Hi everyone. I say everyone, but as this is a brand new blog, the likelihood of anyone else out there reading it has to be slim surely! I need to begin with a brief explanation as to why I’m writing this blog, and what the intended purpose of it will be.
I work in a place called the Quays Orthotic Practice, which is situated in a beautiful setting, just on the outskirts of Lincoln in the UK. This is all fairly unremarkable stuff thus far I guess. The main issue, and the one thing many of you (there I go again, assuming there are ‘many’) will already be thinking, is ‘what on earth are orthotics, and what is an ‘Orthotist’? The reason this is not really well known, particularly in the UK yet, is that whilst there is provision for Orthotics within the National Health Service, this has often come under a variety of headings, and has been done through a number of different departments. Anyone from a consultant, to a podiatrist, to an appliance officer have at times, been seen as the people who provide ‘orthotics’.
In recent times however, this has primarily become the domain of the ‘Orthotist’ – a qualified and HCPC registered clinician, who has a specialist degree-level qualification, which makes them a specialist in biomechanics, and not simply of the lower limb. So what is biomechanics? If you consider the skeleton in terms of being a scaffold, then it holds up the body, and gives us form and stability. If a scaffold was not set or secured correctly, then it would be a shaky and unsafe structure; the same is true for the skeleton. If we don’t have a perfect ‘frame’, and most of us don’t, then we will encounter issues along the way. Effectively, the job of an Orthotist is to assist in bracing or strengthening our skeletal structure, in order that we are not ‘shaky’ ourselves. Much of the pain we live with, from the feet upwards to the neck and beyond, is potentially attributable to this unsound frame, and simple and often non-invasive assistance, reduces the pain, increases our mobility, and helps us lead happier lives all round.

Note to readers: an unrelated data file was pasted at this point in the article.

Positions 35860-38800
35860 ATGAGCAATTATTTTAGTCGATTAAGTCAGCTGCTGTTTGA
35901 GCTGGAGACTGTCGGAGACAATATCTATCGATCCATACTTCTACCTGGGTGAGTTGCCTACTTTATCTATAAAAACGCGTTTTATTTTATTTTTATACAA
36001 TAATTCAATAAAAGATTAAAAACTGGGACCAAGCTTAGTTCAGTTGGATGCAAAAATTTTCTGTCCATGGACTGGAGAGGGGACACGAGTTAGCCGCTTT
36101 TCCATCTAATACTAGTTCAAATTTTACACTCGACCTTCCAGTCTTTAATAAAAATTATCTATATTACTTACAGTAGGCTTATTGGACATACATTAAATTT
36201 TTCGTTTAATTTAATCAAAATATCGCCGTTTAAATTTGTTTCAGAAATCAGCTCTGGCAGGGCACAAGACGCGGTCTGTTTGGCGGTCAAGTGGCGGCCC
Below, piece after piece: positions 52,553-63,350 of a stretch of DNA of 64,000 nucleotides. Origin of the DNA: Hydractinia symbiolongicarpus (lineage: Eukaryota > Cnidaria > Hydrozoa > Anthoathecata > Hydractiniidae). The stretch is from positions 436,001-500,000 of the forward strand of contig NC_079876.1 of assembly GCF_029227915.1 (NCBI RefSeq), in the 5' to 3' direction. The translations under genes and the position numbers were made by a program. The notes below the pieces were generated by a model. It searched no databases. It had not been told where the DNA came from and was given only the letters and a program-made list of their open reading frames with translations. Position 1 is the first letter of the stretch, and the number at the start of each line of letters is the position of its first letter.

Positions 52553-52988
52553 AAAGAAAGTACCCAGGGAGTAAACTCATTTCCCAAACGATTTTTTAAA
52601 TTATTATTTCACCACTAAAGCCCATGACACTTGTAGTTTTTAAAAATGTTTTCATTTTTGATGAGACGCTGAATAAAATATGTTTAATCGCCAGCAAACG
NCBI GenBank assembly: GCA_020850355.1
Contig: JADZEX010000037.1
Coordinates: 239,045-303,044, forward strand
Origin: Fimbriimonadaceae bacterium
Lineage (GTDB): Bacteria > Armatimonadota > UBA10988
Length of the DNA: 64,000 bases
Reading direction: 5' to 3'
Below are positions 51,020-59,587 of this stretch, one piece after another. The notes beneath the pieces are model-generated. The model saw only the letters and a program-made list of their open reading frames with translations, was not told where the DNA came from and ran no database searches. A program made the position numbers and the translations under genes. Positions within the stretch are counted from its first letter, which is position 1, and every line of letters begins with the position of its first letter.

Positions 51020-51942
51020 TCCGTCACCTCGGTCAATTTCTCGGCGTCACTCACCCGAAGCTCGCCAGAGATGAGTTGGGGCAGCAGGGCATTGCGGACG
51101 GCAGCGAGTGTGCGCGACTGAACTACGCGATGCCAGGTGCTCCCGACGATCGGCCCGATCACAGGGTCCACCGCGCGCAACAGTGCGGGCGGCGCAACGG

Don’t get me wrong, orthotics aren’t miracle cures, but neither are they simple temporary pain relief. The aim here is to address the cause of the pain, thus reducing the need for other pain relieving interventions, such as medication, acupuncture, physiotherapy, massage, or simply ‘grinning and bearing it’!
What I hope to achieve through this blog, is to provide some details, on a monthly basis, about the kinds of issues we can encounter in terms of our general health and mobility, and discuss how orthotics can ‘often’ be a solution. This is NOT an aid to internet self-diagnosis, as this is the almost certain way to make a problem seem worse, or actually be worse with the incorrect intervention; it is instead designed to be an easy to read and digest guide to how orthotics can help, and potentially where you can go to seek the professional assistance you need.